Long before the alcohol and depression, the drug-fueled nights at New York’s Studio 54 and the promise of a Proustian novel that would never fully materialize, Truman Capote was heralded as one of the country’s most promising young writers. It was this Capote who met fellow writer Jack Dunphy in 1948. The two would end up devoted companions for 35 years. But first, Capote needed to win him over. So he hatched a plan: they would head to Italy.
After brief stopovers in Venice, Florence, Rome and Naples, the couple headed to Ischia, a volcanic island off the coast of Naples. They trekked by horse-drawn buggy, with children clinging to their carriage, and bleating goats scurrying past, to Forio, then a small fishing village, where they stayed for nearly three months.
That time would reverberate: It cemented the still fragile legs of the new relationship, and it established for Capote a routine that would serve him well — escaping to the Mediterranean to write.
“Jack was very much part of the equation. He wanted to travel, and Truman wanted to please him,” said Gerald Clarke, author of the authoritative “Capote: A Biography.”
“But Truman was also pleasing himself. Though he came from a small town in Alabama, he loved New York, loved it so much that he found it hard to write when it was so tempting to go out on the town,” Mr. Clarke told me. “New York was a kind of addiction. He realized that if he wanted to write — and that’s all he wanted to do — he would have to do it elsewhere.”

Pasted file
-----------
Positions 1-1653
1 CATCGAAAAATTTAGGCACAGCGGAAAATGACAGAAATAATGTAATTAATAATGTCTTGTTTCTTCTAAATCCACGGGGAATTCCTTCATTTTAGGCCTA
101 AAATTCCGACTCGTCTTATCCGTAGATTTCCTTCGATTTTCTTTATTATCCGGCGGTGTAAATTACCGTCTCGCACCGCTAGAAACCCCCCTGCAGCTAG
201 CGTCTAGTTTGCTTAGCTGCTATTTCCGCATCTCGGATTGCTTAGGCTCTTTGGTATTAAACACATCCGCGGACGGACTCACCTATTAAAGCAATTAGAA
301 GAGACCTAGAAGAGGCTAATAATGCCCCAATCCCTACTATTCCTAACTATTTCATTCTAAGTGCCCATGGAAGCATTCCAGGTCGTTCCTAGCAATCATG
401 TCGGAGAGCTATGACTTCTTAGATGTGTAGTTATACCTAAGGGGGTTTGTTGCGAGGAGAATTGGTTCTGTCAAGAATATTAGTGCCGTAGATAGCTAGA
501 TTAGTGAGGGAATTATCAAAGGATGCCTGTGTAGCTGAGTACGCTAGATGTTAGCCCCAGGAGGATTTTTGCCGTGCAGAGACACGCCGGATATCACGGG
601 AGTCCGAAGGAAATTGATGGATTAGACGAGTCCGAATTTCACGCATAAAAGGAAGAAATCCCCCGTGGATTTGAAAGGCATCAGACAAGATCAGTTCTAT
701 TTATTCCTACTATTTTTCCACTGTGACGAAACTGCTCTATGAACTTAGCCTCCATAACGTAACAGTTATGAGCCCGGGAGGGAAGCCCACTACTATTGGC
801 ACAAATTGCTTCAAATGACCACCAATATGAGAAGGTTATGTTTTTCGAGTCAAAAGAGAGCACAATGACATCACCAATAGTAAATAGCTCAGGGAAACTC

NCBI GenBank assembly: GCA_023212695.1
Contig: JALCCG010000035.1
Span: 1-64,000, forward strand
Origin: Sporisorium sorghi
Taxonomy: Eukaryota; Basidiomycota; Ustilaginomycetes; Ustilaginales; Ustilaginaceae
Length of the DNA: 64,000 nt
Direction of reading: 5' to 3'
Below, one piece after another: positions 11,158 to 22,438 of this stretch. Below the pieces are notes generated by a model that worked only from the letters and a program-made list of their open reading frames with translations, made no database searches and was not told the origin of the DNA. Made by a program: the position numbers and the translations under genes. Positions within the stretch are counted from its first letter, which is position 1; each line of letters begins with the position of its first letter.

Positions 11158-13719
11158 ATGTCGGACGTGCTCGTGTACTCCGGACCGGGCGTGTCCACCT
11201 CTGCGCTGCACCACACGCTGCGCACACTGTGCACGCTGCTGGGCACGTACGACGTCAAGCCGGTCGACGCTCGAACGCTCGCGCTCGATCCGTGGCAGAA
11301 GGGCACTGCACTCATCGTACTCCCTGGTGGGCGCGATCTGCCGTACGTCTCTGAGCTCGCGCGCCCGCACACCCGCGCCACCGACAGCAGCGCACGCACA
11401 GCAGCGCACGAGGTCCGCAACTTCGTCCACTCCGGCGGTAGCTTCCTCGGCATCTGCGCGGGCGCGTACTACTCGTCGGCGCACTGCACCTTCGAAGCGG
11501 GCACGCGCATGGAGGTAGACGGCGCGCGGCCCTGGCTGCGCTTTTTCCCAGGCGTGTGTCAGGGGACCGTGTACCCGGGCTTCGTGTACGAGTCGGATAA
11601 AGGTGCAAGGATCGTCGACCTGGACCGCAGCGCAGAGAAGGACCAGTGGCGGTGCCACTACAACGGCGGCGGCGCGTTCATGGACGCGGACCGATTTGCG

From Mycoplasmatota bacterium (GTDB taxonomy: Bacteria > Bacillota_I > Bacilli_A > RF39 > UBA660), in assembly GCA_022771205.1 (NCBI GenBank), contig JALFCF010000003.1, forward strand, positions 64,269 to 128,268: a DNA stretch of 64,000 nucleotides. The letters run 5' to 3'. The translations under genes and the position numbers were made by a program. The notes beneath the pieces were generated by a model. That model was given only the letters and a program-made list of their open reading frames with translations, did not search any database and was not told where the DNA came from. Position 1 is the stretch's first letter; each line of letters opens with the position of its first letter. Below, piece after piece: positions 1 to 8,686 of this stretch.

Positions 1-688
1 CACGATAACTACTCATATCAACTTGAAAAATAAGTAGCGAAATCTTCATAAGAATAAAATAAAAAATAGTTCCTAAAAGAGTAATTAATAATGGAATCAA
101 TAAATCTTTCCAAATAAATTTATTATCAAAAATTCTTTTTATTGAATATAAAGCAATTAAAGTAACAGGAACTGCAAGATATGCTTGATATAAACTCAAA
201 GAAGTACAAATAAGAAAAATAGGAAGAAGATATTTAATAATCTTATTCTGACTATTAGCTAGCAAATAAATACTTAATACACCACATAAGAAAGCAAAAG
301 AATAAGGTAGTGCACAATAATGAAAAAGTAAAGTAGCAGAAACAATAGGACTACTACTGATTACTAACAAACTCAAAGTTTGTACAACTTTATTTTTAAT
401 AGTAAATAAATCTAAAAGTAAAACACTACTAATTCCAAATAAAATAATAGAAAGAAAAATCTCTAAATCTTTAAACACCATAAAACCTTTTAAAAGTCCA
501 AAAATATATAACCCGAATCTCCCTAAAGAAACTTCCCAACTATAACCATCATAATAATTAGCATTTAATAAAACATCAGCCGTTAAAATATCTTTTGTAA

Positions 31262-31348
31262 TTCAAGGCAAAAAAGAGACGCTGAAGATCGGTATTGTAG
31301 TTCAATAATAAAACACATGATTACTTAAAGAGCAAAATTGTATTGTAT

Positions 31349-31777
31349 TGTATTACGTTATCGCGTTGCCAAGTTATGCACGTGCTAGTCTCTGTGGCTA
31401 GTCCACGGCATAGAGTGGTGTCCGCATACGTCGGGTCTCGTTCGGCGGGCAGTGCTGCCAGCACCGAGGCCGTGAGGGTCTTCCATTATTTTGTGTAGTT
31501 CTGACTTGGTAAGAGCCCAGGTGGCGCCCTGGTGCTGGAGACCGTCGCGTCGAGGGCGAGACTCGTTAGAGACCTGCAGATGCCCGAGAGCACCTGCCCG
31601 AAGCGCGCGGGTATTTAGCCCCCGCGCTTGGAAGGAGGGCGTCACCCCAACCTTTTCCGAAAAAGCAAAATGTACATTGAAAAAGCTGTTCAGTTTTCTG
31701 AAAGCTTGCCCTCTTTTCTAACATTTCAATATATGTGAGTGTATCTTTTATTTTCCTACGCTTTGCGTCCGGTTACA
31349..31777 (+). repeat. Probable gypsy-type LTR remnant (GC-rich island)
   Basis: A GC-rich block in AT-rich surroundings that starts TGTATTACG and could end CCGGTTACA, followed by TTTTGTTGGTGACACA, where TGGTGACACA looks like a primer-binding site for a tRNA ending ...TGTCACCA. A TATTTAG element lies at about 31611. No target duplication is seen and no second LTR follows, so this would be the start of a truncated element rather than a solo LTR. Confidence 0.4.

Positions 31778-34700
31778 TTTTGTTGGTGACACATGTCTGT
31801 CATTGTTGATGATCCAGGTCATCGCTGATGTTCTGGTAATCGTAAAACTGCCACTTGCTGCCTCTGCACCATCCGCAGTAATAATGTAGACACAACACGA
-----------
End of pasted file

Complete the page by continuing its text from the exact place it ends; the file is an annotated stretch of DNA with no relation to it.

While Capote would rise to become arguably New York’s greatest literary and social lion of the ’60s, whose iconic Black and White Ball at the Plaza hotel in Manhattan in 1966 would be called the “party of the century,” with boldfaced names from Frank Sinatra to the Maharani of Jaipur mingling behind costume masks, the Capote who bunked in Forio knew his best work could only be done in self-imposed exile.
His time living in the small coastal towns and villages of southern Italy and Spain allowed him to produce a remarkable output that matched his outsized ambition. Last spring and summer, I went in search of these seaside idylls, hoping to retrace a long ago golden boy’s moment in the sun.
On a cool, crisp morning last May, I boarded a ferry from Naples, watching the city’s pastel-colored buildings give way to the blur of glamorous Capri in the distance. An hour and a half later, I pulled into Forio, on Ischia’s western coast, and spotted the Pensione Di Lustro, the couple’s former residence, just opposite the small, palm-tree lined harbor.
“It is the pleasantest pensione in Forio, an interesting bargain, too,” wrote Capote in his 1949 essay “Ischia.” For about $200 a month, they had “two huge rooms with great expanses of tiled floor” overlooking the sea, along with two five-course meals a day.
Ischia’s fortunes have risen markedly over the years, with a thriving tourism scene built on its natural thermal springs. Yet little has changed at the Pensione Di Lustro, where Capote and Dunphy were only the ninth and 10th American guests since the pensione was established, and where the playwright Tennessee Williams also joined them briefly.